Barbara Hepworth invited the composer, Priaulx Rainier, to her studio at St Ives in 1950. While there, Rainier introduced Hepworth to Igor Stravinsky’s The Poetics of Music, of which the artist wrote “His (Stravinsky’s) chapter on composition corresponds so exactly to the creation of form that a mere half a dozen words would need to be changed to make it a statement on sculpture.”
Rhythm of the Stones, completes my musically inspired June but also acts as an introduction to the Barbara Hepworth retrospective recently opened in Wakefield, which we visited last week. Rainier would claim she was inspired by the sculptor hammering the stone in her 1950 composition, Rhythm of the Stones. She also found being in Hepworth’s company inspiring for her own work. She said of the artist “You have achieved the world to which I struggle, which is so hard in music.” Peter Sheppard Skævard would observe “A composer listens to an artist at work, in the garden she would plant. The rhythms and pitches of sculpting find their way into a provisional work.”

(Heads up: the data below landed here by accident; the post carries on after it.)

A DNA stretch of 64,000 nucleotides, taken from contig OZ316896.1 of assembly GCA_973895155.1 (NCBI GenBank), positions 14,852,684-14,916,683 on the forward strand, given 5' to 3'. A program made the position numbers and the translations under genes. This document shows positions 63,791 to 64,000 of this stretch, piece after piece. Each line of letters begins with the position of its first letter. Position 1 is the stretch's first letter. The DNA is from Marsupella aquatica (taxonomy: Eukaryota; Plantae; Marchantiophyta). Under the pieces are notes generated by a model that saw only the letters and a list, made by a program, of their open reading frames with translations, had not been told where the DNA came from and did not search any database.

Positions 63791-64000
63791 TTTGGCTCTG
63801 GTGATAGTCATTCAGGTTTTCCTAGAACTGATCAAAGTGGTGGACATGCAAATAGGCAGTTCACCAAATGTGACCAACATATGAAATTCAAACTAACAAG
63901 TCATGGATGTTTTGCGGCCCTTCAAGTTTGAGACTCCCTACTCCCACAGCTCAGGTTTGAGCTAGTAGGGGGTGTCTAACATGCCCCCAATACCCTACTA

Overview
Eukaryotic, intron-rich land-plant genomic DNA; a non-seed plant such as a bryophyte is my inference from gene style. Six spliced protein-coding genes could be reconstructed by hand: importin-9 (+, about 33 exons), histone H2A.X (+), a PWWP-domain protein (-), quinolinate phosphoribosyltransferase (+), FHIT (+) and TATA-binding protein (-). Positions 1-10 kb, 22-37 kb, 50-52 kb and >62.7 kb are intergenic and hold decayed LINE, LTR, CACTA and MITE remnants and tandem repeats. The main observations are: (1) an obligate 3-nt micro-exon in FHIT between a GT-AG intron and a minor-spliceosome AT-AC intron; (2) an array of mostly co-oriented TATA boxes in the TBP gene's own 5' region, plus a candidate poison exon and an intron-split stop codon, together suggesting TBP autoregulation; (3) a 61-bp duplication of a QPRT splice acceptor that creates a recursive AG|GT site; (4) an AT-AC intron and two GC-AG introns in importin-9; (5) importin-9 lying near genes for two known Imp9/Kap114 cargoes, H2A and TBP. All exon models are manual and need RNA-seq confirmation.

Rhythmic Form features in Gallery 6 of the exhibition alongside the oil and paint on board Ballet (2) Giselle from 1950. All the galleries in the Hepworth Wakefield are given to the exhibition from Gallery 1, showcasing her most well known works, through her life as an artist to links to more contemporary artists in Galleries 9 & 10.
More of Barbara Hepworth; Art and Life, though, which is on until 22nd February 2022, next month when my theme will be sculpture.